Australia asks why MP Khalil Eideh was denied US entry

State MP with dual Australian-Syrian citizenship says he was discriminated against after being refused entry to US.

    Eideh said he had a US visa and was given no explanation for why he was denied entry [EPA]
    Eideh said he had a US visa and was given no explanation for why he was denied entry [EPA]

    Australia's government has called on the United States to explain why a politician with dual Australian-Syrian citizenship was refused entry last week.

    Victoria state MP Khalil Eideh, a 62-year-old who was born in Lebanon to Syrian parents, was travelling with other politicians on government business when he was prevented from flying from Vancouver, Canada, to Denver, Colorado. 

    "At the foreign minister's request, Australia's embassy in Washington made urgent inquiries of the US authorities as to what happened, and why Mr. Eideh was refused entry to the United States last week," Foreign Minister Julie Bishop's office said in a statement on Tuesday. 

    "The US authorities are following up on our request for information."

    Having returned to his hometown of Melbourne on Saturday, Eideh told reporters that he had been "discriminated against".

    "I'm very, very disappointed and frustrated," he added. 

    'No explanation'

    Eideh said he had a US visa and was given no explanation for why he was denied entry.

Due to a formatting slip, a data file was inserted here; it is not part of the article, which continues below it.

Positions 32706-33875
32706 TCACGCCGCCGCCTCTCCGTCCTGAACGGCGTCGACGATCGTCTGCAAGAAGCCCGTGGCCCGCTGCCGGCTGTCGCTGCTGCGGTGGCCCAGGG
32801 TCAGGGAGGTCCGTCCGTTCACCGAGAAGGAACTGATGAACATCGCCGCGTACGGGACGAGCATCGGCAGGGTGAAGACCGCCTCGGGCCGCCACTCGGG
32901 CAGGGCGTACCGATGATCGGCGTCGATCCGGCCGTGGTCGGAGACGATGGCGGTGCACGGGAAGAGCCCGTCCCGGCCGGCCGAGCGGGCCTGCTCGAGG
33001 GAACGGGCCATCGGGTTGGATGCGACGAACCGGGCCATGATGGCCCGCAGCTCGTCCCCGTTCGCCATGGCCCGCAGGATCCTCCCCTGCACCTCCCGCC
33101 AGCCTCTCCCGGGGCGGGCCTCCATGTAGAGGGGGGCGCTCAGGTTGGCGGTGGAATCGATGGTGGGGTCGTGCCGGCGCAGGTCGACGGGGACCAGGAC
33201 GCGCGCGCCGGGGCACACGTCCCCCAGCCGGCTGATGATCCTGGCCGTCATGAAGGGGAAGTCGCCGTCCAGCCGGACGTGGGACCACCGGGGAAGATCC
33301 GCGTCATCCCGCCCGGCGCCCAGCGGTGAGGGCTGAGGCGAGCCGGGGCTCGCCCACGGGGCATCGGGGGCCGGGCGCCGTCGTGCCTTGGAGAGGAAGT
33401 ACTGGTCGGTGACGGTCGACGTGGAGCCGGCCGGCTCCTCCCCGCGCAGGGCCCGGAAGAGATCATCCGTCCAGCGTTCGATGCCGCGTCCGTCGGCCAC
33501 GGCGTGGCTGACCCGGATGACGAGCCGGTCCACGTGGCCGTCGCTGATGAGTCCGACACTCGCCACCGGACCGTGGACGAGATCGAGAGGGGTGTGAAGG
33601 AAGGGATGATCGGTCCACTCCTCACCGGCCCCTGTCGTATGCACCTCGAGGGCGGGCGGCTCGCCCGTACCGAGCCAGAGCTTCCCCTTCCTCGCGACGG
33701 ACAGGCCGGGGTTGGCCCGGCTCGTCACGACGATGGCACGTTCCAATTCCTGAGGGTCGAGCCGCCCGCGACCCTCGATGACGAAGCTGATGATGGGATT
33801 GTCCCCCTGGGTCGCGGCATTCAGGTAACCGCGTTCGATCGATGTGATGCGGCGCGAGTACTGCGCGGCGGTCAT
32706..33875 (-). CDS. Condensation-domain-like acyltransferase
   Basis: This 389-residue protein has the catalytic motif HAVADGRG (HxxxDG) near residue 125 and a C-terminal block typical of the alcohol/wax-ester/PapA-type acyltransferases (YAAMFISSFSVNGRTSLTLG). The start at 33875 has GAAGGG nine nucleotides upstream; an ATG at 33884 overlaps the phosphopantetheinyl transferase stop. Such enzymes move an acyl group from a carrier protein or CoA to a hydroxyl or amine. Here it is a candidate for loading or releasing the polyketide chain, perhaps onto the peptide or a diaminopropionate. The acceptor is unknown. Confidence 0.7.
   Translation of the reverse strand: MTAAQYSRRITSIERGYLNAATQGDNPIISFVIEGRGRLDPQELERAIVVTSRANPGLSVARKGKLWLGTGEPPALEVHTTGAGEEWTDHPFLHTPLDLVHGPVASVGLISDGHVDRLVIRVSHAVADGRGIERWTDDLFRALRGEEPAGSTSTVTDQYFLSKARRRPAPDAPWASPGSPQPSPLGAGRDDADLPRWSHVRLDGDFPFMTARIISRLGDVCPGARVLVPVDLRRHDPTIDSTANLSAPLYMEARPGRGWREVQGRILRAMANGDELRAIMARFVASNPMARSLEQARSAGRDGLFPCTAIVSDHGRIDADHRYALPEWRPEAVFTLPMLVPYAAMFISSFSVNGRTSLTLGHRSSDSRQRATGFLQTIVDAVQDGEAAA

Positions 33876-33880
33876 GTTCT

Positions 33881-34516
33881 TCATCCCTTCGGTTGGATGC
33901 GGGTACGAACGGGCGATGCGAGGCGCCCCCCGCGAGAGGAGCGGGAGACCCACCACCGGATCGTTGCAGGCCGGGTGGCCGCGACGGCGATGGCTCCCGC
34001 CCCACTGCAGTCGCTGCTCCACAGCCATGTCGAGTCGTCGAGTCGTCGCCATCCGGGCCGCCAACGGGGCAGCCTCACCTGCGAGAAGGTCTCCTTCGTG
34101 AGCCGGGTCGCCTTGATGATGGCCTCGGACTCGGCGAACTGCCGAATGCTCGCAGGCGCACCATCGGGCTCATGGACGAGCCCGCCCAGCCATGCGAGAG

"To me, it is unacceptable, because I'm representing the Australian people, the Victorian people," he said.

    The US Customs and Border Protection agency did not immediately respond to a request for comment on Tuesday.

    Eideh had a US visa and was part of a group of Victoria politicians examining the effectiveness of drug laws and regulations in Europe and North America.

    OPINION: The Muslim ban and the ethnic cleansing of America

    US President Donald Trump's Muslim ban went into partial effect in June.

    Under the ban, visitors from Iran, Libya, Somalia, Sudan, Syria and Yemen must prove they have a "bona fide relationship" to a US person or entity to be allowed entry to the US. 

    The ban has faced a number of court challenges since a revised version was announced by the Trump administration in March. 

    SOURCE: AP news agency


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